Many years ago I was traveling back down to San Diego with some friends, and we were ‘yucking’ it up in the vehicle. We were a convoy of three vehicles, on our way down Interstate 5, and cruising straight down the road and into Los Angeles. Humor turned into confusion as I looked out the […]
Many years ago I was traveling back down to San Diego with some friends, and we were ‘yucking’ it up in the vehicle. We were a convoy of three vehicles, on our way down Interstate 5, and cruising straight down the road and into Los Angeles. Humor turned into confusion as I looked out the window because I thought I spotted body parts on the side of the interstate. I turned to my buddies in the car, and asked them, “Did you see that? I thought I saw arms and legs on the road.” They agreed, but were still trying to absorb what they had witnessed.
We were traveling at night-time, with poor illumination, yet our headlights cast sufficient light upon the crime scene. This was in the days, long before cheap-portable cell phones were available. The only communication device available to us was the pay phone. For 10 cents you could call the police but that was if the phone worked.
Our driver pulled along one of the other vehicles in our convoy and pointed back to the area we just passed, miles ago. The driver of the other vehicle nodded his head in agreement. Three vehicles hurtled up the road to the nearest gas station. Upon entering the station, dozens of people were assembled there, talking about what they witnessed. Highway Patrol was called. A lot of people had seen the same thing. We realized we were just minutes behind the person who disposed of the body. He had cut it up into pieces and dumped it out of his car like it was trash.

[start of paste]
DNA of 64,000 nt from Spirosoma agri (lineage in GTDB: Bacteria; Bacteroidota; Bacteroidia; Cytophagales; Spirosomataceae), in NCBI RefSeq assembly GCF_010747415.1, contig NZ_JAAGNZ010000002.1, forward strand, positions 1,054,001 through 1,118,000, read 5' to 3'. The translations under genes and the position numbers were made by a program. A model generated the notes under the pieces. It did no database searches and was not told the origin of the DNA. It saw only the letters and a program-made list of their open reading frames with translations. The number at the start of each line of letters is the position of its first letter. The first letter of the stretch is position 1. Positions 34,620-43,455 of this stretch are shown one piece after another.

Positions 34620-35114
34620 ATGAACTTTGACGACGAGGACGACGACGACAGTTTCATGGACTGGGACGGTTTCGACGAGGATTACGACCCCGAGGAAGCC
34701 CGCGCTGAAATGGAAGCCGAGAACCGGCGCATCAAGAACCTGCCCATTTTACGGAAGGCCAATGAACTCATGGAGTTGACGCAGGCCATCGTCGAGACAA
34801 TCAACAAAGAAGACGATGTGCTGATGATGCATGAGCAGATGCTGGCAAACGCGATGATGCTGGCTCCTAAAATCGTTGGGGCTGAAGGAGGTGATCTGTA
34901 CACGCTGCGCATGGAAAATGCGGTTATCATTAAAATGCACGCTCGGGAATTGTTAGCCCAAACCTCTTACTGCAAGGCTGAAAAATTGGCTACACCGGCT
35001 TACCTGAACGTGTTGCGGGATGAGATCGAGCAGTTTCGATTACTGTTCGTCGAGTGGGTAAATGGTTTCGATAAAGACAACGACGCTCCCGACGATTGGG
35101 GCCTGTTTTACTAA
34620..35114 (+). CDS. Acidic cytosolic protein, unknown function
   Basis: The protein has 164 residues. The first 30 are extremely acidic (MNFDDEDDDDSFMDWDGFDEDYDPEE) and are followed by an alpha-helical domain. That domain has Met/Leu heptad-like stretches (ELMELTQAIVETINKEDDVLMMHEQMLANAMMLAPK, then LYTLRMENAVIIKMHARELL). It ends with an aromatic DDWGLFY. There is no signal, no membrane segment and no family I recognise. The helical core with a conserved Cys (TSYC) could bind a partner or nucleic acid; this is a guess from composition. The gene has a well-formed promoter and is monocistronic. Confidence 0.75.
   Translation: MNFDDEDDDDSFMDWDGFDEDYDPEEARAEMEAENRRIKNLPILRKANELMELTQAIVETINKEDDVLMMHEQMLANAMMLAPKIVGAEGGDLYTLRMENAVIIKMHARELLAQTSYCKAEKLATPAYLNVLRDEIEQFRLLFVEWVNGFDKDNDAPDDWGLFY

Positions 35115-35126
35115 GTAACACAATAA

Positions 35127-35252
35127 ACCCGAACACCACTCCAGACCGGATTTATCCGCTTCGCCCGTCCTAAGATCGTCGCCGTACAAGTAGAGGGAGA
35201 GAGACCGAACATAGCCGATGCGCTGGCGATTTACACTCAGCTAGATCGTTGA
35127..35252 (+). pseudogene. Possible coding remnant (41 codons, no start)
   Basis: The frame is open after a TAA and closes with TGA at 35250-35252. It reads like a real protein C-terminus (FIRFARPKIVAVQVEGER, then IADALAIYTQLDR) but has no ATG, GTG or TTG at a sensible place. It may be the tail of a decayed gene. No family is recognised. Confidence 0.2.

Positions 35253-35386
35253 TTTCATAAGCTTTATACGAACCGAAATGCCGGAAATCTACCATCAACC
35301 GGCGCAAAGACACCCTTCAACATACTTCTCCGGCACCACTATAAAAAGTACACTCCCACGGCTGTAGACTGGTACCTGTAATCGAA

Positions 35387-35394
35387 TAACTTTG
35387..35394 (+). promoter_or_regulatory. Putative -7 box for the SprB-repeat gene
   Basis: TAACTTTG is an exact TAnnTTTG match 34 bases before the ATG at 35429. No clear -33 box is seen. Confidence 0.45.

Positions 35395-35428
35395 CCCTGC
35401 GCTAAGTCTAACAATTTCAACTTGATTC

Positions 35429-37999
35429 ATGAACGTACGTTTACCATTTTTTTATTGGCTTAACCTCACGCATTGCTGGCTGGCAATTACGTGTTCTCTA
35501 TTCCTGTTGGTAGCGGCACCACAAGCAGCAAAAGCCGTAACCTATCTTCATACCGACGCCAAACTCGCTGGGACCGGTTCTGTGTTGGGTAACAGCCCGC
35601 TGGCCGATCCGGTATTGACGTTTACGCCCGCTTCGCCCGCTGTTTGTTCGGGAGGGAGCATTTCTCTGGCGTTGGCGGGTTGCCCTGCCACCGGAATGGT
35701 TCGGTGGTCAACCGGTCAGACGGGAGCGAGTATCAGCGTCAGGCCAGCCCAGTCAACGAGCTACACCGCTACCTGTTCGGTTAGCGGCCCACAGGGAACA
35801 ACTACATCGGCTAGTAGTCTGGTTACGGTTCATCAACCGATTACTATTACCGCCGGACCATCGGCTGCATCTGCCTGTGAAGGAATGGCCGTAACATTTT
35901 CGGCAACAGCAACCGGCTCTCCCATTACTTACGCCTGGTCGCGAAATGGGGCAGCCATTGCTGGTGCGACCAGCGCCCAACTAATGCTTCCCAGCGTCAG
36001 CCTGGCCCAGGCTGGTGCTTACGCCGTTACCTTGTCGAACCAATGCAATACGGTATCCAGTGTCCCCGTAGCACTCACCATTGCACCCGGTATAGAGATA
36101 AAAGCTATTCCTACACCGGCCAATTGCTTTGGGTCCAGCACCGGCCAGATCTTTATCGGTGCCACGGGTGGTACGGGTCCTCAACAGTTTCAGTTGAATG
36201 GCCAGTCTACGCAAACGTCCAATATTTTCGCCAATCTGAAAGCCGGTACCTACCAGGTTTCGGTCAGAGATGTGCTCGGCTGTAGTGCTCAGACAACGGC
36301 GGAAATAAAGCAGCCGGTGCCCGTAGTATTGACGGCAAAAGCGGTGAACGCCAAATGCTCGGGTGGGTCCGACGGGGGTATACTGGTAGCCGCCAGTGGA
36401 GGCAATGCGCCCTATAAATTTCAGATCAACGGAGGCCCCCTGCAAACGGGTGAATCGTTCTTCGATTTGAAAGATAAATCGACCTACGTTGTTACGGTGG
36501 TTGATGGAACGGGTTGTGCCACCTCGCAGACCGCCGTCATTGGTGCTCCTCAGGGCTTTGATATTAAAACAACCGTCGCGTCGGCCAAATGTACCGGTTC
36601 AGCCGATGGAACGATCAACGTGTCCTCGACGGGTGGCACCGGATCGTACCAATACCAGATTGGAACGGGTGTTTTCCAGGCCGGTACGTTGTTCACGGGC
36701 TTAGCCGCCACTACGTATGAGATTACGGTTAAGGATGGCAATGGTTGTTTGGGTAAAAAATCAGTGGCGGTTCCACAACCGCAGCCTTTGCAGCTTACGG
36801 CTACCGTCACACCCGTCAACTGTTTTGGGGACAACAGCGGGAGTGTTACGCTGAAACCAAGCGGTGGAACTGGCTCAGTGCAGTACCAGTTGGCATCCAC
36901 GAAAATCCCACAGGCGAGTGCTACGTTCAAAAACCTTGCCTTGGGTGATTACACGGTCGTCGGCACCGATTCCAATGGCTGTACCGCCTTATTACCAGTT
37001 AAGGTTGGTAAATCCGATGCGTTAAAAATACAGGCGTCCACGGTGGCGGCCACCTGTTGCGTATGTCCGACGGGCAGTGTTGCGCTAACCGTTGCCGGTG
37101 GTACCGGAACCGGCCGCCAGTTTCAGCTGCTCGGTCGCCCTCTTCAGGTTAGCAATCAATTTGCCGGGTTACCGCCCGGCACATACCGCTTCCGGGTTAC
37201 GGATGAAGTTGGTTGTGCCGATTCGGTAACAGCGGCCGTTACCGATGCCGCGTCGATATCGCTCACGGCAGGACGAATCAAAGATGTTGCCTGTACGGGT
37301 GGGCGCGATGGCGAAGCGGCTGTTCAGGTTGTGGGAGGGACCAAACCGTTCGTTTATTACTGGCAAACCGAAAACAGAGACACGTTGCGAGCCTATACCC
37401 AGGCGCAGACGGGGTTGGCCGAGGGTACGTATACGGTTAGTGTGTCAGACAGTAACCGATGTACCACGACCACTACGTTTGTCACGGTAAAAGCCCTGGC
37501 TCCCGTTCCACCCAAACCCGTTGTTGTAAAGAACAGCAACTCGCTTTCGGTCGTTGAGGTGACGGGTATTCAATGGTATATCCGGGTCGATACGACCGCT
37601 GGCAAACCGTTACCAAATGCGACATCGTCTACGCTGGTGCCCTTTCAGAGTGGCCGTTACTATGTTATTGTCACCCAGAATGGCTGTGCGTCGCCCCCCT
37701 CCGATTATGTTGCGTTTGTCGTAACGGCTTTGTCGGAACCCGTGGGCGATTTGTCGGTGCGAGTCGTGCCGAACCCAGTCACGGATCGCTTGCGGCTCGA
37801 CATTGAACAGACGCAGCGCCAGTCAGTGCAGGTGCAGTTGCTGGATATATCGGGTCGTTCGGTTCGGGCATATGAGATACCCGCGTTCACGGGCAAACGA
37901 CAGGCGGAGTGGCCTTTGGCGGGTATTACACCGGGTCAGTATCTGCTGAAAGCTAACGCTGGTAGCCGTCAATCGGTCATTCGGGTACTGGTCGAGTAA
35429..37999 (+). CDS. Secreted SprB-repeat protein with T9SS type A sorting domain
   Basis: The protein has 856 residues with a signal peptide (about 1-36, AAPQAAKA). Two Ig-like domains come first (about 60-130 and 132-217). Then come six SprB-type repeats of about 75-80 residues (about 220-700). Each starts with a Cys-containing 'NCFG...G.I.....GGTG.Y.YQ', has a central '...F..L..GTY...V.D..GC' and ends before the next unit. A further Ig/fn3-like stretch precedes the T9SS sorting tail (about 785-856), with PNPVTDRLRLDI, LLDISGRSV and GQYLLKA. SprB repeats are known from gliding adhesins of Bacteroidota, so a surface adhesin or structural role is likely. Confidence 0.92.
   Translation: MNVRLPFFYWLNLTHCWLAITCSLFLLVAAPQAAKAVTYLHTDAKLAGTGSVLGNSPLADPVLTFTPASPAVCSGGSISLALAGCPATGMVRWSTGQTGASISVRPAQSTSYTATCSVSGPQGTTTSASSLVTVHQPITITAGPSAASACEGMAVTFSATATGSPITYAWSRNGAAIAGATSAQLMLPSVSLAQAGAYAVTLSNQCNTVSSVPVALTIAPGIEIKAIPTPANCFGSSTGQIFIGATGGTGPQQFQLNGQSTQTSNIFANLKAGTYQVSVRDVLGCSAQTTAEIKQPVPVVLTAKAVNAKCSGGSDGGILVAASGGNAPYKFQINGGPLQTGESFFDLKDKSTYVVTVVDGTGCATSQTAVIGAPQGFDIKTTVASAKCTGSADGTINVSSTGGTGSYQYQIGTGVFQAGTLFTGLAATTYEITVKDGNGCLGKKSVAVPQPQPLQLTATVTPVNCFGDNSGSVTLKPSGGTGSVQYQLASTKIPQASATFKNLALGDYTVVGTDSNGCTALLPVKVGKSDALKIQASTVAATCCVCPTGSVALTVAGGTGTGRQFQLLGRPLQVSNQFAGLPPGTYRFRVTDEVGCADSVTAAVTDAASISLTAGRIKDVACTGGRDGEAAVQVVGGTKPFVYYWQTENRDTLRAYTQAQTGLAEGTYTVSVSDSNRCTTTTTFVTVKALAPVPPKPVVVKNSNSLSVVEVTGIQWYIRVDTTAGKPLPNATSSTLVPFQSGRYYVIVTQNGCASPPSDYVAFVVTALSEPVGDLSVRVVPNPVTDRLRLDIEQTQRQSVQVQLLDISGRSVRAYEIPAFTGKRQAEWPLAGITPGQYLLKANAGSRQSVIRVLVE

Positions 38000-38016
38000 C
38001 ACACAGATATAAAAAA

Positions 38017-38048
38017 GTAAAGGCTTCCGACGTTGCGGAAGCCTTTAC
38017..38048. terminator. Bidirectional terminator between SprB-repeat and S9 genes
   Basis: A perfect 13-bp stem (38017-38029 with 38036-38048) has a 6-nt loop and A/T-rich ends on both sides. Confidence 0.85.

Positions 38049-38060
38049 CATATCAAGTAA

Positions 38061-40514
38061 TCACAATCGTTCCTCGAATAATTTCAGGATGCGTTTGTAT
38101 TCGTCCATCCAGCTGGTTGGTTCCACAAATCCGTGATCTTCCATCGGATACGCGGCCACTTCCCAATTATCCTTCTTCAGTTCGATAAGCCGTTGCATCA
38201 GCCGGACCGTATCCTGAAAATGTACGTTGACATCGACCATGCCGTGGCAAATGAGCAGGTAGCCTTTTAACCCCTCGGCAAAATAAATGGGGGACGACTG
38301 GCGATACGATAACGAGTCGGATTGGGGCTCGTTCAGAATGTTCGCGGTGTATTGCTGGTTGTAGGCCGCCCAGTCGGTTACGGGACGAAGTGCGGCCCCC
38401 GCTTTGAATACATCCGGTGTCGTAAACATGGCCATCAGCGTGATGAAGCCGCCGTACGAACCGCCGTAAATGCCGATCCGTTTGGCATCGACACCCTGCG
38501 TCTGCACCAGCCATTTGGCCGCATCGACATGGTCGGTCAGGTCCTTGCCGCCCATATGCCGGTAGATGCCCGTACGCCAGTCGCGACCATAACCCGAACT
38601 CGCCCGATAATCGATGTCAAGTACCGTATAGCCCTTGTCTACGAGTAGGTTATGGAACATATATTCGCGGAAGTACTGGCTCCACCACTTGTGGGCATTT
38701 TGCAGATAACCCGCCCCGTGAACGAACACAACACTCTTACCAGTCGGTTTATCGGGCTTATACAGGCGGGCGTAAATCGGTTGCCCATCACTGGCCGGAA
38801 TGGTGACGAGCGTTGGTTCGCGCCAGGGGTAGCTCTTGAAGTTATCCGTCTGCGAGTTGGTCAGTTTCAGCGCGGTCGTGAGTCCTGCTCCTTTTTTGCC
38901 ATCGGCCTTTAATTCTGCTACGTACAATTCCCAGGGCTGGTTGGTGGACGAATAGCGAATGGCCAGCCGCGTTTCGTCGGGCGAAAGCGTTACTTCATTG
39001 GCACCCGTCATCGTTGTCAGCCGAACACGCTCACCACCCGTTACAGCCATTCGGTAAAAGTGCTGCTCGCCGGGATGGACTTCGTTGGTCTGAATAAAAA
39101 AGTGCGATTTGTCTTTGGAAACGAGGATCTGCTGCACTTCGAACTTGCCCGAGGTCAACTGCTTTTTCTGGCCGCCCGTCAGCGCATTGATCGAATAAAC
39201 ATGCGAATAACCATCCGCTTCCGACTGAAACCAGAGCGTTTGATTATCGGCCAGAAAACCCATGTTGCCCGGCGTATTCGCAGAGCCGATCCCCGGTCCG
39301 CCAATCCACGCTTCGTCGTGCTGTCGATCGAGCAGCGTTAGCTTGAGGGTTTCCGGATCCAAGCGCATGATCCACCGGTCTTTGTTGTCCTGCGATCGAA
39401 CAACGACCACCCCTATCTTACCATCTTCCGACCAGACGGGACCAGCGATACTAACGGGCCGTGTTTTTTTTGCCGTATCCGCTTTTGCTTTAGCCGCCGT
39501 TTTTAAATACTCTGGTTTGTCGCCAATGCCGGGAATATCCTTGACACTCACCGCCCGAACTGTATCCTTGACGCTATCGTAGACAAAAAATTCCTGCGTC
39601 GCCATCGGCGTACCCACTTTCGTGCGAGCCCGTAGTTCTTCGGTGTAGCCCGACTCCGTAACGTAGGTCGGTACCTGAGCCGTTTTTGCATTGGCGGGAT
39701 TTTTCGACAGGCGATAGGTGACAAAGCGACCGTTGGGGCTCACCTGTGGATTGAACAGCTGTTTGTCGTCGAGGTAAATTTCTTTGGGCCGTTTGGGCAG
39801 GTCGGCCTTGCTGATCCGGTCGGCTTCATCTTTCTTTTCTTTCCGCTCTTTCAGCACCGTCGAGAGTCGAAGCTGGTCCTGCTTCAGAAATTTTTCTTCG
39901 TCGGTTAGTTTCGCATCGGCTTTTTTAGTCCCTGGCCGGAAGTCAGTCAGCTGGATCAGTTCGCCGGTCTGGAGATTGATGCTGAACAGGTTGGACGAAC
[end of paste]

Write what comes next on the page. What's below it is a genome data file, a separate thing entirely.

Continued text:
There are a lot of smart things you can do if you’re traveling, especially into remote areas, and areas that you are unfamiliar with. Vacations can turn into nightmares if you aren’t prudent.
- Use well-traveled roads and stick with the tourist routes. Any detour you make should be avoided.
- Don’t over night at rest stops: These places are areas that are usually remote, and generally used as pit stops for people in the day time.
- Don’t pull in at rest stops that are empty or not lighted well: If you must pull into a rest stop, try to choose one that has families using the facility.
- Don’t be the only person at a rest area.
- Do park in a well-lit area
- Avoid suspicious looking people. Wait until they depart or drive to another location if one is nearby. Most phones come equipped with GPS navigation and you are likely to find an alternative rest stop.
- If you are alone, avoid talking with people. If someone approaches your car to talk, keep your window rolled up. Stay in your vehicle and crack the window to speak with them. DO not get out of your vehicle.
- If you use the facility, keep your keys in your hand. That way, you can quickly enter your vehicle.
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(Featured image courtesy of wrcbtv.com)